Archive for the ‘Common Core’ Category

Shocker: Johnny can’t sign checks or legal documents…

January 10, 2019

Many schools just don’t teach cursive handwriting any more.

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Yesterday, we posted about how Johnny can’t write.  That was in a macro sense: he can’t construct a compelling, logical argument since that skill is decreasingly taught and practiced in schools these days.

Today, let’s dive down to the literal level.

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I was taken aback when a friend casually mentioned to me that his grandson – a freshman in college – “couldn’t even sign his name”.

I initially thought that the kid might have a learning disability, a physical handicap or was – for some weird reason – banned from signing legal documents.

Nope, the reason was more straightforward and pervasive than that…

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A bad week for standardized testing … and bad results from standardized tests.

October 30, 2015

This week, for the National Assessment of Educational Progress (NAEP) exam.

The results weren’t pretty: “Results from national math and reading tests show slipping or stagnant scores for the nation’s schoolkids.”

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And, it’s even worse than it sounds.

Let’s cut to the chase …

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OECD : Over-use of computers is detrimental to education.

September 23, 2015

The Organization for Economic Co-operation Development (OECD) recently issued a report on the impact of technology – think, of computers in the classroom -– on fundamental learning.

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The bottom line:

“Students who use computers very frequently at school do much worse [in reading, science and math], even after accounting for social background and student demographics.”

More specifically …

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Literacy, learning and Common Core standards …

September 17, 2015

I’m really conflicted in the debate re: the Common Core and its higher standards of learning.

As I argued in a prior post, I’m all for giving students a more rigorous education, but wonder if the emphasis on standards is just a diversion from fixing fundamental problems.

See Common Core: Is the problem really standards?

Said differently, it’s really easy to print & mail higher standards, but … what good are they if students aren’t achieving lower standards because of their capabilities, their environment or the educational delivery system. 

Case in point: U.S. literacy rates.

My hunch: all states have standards that say, at a minimum, “students should be able to read”.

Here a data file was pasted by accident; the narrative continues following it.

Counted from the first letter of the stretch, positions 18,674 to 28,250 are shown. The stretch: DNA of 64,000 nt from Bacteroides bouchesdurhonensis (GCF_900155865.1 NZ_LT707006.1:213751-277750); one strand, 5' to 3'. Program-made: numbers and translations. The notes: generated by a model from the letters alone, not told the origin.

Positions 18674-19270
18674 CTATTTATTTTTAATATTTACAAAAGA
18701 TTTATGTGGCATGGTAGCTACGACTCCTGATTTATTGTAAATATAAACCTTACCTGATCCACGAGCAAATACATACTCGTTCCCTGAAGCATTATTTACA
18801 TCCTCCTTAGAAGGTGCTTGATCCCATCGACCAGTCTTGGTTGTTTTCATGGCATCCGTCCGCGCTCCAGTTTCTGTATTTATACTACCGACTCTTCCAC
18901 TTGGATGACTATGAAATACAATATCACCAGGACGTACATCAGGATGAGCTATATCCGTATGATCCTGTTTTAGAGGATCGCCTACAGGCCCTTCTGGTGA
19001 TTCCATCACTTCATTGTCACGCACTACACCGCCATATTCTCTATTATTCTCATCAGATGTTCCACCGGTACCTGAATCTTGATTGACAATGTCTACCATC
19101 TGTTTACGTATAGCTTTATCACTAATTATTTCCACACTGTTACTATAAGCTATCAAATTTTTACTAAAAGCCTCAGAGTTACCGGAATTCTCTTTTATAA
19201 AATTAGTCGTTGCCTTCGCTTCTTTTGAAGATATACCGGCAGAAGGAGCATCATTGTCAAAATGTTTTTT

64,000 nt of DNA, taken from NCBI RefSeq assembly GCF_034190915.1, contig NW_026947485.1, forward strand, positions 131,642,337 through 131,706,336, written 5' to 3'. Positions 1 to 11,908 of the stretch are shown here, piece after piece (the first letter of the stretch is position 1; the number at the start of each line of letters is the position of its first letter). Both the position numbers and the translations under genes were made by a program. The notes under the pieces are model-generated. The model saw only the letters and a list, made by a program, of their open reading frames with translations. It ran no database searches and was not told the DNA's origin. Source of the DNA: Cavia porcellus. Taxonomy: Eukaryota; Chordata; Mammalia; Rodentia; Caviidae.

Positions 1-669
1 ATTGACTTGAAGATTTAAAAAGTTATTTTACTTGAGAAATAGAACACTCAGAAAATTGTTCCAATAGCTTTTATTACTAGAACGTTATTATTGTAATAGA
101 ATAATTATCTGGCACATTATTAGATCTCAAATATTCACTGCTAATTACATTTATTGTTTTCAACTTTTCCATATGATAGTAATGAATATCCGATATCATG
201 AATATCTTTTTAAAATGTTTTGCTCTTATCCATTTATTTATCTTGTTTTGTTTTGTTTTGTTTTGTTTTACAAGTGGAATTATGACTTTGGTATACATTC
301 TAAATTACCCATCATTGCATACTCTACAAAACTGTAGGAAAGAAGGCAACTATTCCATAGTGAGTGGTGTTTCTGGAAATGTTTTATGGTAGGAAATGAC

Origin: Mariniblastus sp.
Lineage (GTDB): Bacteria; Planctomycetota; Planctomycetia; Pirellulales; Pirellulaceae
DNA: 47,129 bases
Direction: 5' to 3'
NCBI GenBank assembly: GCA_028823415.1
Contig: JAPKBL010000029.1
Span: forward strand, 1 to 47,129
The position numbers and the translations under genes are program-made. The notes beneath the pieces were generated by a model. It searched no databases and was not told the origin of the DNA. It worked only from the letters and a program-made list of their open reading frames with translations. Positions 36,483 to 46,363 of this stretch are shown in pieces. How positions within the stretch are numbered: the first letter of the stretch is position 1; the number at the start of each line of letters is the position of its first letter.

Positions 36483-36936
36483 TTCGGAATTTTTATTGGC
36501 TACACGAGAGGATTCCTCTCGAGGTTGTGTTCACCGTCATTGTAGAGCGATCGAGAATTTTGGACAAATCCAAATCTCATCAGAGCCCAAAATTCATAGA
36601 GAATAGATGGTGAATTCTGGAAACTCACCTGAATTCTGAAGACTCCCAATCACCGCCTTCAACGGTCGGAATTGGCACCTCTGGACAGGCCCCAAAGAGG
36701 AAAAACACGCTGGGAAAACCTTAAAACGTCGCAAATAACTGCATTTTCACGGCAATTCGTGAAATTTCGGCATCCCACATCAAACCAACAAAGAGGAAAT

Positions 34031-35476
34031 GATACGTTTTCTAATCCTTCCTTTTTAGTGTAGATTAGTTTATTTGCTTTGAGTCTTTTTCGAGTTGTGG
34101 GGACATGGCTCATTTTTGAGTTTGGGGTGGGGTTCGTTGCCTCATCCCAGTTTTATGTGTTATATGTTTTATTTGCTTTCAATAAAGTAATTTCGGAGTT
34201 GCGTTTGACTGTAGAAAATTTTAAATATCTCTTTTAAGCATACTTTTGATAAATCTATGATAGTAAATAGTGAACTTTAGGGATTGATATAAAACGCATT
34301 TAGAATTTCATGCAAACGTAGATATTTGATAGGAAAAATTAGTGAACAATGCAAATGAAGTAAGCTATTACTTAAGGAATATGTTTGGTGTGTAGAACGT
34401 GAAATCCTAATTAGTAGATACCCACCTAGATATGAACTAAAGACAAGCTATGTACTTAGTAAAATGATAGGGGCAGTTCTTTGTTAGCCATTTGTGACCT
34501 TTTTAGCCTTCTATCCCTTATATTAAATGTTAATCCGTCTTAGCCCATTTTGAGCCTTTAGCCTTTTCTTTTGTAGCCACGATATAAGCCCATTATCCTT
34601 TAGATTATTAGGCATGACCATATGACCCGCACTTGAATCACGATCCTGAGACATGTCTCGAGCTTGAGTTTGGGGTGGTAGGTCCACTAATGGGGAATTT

Still, Google “U.S. Literacy Rates” and you get linked to articles with titles like:

The U.S. Illiteracy Rate Hasn’t Changed In 10 Years

Broad-scale studies indicate that less than 15% of the U.S. population reads proficiently.

Ouch.

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Think about those findings for a moment …

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Eureka: Common Core’s new math … take the minute quiz.

September 15, 2015

Heard a story recently about a 3rd grader who was failing math.

Her state had signed up to the Common Core Standards (and testing) … and her school district had embraced the the Common Core curriculum.

Her math grades in 1st and 2nd grade were just fine.

When the Fs started coming home, her father – a college-educated engineer – jumped into the fray to tutor her.

The Fs kept coming.

The Fs kept coming  even though her answers were right … her process of arriving at the right answer was wrong.

Before you say, “well, certainly she needs to do the problem the right way”, take this simple test.

Question: Little Joey has a jar with 35 jelly beans.  He gives away 17 of the jelly beans to his friends. How many jelly beans does Joey have left in the jar.  Show each step of your calculation and label all numbers.

Do it !  Should only take a few seconds ….

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Homework is discriminatory … say, what?

September 10, 2015

A recent study, published in The American Journal of Family Therapy concludes:

“Students in the early elementary school years are getting nearly three times as much homework than is recommended by education leaders”

According to CNN, parents reported first-graders were spending 28 minutes on homework each night versus the recommended 10 minutes.

Student doing homewrok

 

What are the potential consequences of this gross overload? 

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Common Core: Is the problem really standards?

August 11, 2015

When questioned in the debate re: his support for Common Core, Jeb Bush gave a mushy (and self-contradictory) answer .

When he was done, I wasn’t sure if he was for it or against it.

For his punch line, he reverted to the universal “we need to set higher standards” argument.

A couple of other candidates jumped in to praise higher standards.

Sounds like motherhood, right?

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I’m not so sure ….

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